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The Principles of Organizational Change Management

by Randy Geoghagan
Companies often underestimate the degree of change that comes with implementing a new IT system or transitioning services to a new provider. Change can be hard on an organization, and too often, the focus is solely on getting the new technology right or contracting with the best provider. However, studies show that the success of a change project actually has more to do with a company’s people than its new IT or service provider-driven capabilities.

Say you have a dedicated employee who has been with the company for 20 years. He knows where everything is in the company warehouse and exactly how to get it to where it needs to go. He also understands the steps that other people play in his workflow, both before and after his part. When company leaders decide to deploy new inventory technology or outsource part of the supply chain, this employee’s job will inevitably change. The company can either help the employee understand the changes, explain the reasons and offer support or let the employee become fearful and disengaged.

The fact is, all organizations experience a productivity dip as they adapt to new circumstances. Sometimes called “the valley of despair,” the productivity dip coincides with the time it takes employees to adjust to changes in processes and roles. In the past, the prevailing wisdom was to simply weather the storm and hope for the best.

But Organizational Change Management (OCM) has proven that adequate communication, education and training can help companies minimize the duration and depth of the productivity dip associated with change. This way a company can realize the projected benefits of a change project faster, keep employee morale from plummeting and avoid the potential of costly turnover. Investing a certain amount of money upfront to help prepare employees for large-scale impacts to their jobs can save a lot more money down the road.

When considering your next change project, keep in mind the Top 5 principles of OCM:

1. Align leaders on the project. Business leaders tend to focus almost all of their attention on “what” needs to be accomplished with a project without focusing on the “why” or the “how.” But, when it comes to change, it’s the leaders’ job not only to lead the way, but also to prepare others so they can thrive in a changed—and continually changing—environment. And, while many leaders believe organizational change management is purely theoretical or is something that happens organically, OCM is the application of concrete methodologies that have been proven to work. When executives understand the principles of OCM and become advocates for it, that spirit can send positive ripples throughout the organization.

2. Use OCM methodologies to support employees. Recent studies show 62 percent of the issues faced during an IT implementation are people-related. Change projects that lack OCM can result in transaction errors, operational siloes and process and system workarounds that hinder progress. OCM is an investment in the company’s employees. By providing them with support, training, clear communication and time to focus on the project, they will understand they are the company’s top priority.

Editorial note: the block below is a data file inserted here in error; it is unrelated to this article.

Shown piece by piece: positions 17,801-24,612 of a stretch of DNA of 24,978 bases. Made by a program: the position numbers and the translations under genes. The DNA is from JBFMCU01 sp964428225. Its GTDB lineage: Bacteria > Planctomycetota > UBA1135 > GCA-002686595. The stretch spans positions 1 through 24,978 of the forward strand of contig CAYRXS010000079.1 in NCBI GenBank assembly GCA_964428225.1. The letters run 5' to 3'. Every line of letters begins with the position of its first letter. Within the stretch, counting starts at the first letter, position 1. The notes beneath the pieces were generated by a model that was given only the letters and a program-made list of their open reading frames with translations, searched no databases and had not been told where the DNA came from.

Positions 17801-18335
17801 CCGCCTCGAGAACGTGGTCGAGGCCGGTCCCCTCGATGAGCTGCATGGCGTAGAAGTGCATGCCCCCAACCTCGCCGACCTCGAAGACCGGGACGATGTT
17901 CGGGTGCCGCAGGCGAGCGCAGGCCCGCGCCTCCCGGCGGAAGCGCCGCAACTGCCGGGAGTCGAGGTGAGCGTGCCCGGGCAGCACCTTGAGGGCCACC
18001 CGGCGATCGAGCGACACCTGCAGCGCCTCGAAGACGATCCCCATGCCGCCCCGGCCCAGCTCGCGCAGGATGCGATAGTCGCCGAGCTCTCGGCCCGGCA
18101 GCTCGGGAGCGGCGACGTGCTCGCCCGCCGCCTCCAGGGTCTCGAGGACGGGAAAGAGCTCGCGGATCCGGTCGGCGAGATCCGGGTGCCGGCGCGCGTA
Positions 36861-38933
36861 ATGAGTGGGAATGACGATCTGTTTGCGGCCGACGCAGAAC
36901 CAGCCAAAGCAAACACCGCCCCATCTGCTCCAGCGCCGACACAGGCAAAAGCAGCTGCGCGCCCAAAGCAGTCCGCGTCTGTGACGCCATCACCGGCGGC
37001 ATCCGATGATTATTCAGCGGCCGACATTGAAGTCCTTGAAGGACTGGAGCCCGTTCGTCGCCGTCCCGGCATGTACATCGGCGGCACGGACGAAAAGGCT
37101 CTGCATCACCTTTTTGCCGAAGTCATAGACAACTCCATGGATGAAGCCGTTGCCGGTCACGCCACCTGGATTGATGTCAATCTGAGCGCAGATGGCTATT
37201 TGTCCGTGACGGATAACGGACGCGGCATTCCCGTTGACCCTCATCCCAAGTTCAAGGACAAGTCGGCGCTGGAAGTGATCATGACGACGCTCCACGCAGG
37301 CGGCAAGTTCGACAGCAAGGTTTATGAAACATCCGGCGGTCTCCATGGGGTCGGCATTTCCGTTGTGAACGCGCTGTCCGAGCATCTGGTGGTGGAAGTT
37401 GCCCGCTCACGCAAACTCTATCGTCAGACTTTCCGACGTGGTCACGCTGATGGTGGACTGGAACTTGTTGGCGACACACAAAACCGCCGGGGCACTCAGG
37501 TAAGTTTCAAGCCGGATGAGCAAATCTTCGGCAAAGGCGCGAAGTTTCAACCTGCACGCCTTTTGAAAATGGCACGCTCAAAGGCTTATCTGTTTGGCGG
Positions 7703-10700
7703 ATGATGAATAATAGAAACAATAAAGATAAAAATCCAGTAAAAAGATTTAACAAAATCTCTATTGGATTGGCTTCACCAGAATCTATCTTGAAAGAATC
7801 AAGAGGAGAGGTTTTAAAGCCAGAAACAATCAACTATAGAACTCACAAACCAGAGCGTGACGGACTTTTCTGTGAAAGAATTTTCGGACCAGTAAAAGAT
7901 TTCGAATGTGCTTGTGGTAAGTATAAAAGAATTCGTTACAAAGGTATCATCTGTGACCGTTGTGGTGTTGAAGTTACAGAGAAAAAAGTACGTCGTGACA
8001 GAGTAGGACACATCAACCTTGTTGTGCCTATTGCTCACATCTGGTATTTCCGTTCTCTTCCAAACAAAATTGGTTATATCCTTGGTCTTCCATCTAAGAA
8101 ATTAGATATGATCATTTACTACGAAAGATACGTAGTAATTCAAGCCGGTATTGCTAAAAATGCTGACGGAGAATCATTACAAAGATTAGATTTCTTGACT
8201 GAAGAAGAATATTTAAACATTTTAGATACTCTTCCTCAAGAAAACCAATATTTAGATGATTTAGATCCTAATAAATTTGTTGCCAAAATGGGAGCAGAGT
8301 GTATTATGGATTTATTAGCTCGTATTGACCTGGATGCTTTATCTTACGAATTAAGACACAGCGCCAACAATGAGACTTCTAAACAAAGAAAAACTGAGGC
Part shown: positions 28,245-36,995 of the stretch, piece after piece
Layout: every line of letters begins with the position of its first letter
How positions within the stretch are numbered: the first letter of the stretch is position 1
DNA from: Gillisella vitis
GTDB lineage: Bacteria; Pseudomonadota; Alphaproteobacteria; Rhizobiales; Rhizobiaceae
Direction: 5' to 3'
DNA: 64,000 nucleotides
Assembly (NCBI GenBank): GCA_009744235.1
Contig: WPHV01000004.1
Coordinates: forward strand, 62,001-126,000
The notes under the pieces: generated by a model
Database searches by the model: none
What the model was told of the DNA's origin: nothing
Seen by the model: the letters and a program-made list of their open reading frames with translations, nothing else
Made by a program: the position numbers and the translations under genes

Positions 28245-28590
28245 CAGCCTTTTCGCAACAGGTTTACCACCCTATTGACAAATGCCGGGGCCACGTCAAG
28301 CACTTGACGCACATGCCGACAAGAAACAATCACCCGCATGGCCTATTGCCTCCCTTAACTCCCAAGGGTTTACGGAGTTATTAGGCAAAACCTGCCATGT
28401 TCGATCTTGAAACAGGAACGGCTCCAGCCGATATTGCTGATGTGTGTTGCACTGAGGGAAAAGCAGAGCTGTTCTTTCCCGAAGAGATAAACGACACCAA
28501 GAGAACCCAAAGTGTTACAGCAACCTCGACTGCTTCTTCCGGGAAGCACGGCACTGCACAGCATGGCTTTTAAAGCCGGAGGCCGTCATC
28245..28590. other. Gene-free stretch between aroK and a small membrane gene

3. Let employees get their hands dirty. Just like the company’s leaders, other employees understand the purpose of OCM best when they engage and see it in action. When key employees familiar with the existing systems and processes receive hands-on training and education about the new processes and systems, they can act as trainers for their colleagues, so everyone winds up with a greater understanding of the changes and their expected day-to-day impacts. When employees can think practically about the change process, they are more likely to adapt.

4. Create a process for transferring knowledge. Knowledge transfer is a two-part process aimed at making sure the company can carry out business transformation projects in the future. The first step is for the company’s change personnel to learn how to effectively manage change. The second step is to document what’s needed for future change projects, including charting a clear path to achieving goals and creating a checklist of required activities.

5. Build an OCM team. Yesterday’s OCM practitioners were either subject matter experts with big ideas or diplomats who could facilitate a project and manage relationships. But as technology rapidly evolves, companies often have to go through multiple waves of change, and a chief learning officer and a small training staff aren’t always able to keep up. A dedicated OCM team can help support employees who find that change is becoming more of a constant.

ISG helps companies—their leaders and their employees—better manage change and achieve their transformation goals. Contact me to discuss further.

About the author

Randy Geoghagan founded TracePoint Consulting in 2009 after spending much of his career as a program manager running large-scale IT-system implementations for big companies. He saw a clear need in the marketplace for people who understood the process of change and knew how to facilitate it well in large companies, with a strong focus on the employee experience. From 2014 to 2015, TracePoint doubled top-line revenue, worked with several household-name clients, and grew its staff by 40 percent. TracePoint was named a “preferred SAP service provider” and appeared on the Inc. 500 list of America’s fastest-growing companies before ISG acquired the firm earlier this year.

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Partner and Global Leader, ISG Managed Services

Randy Geoghagan


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Craig Nelson


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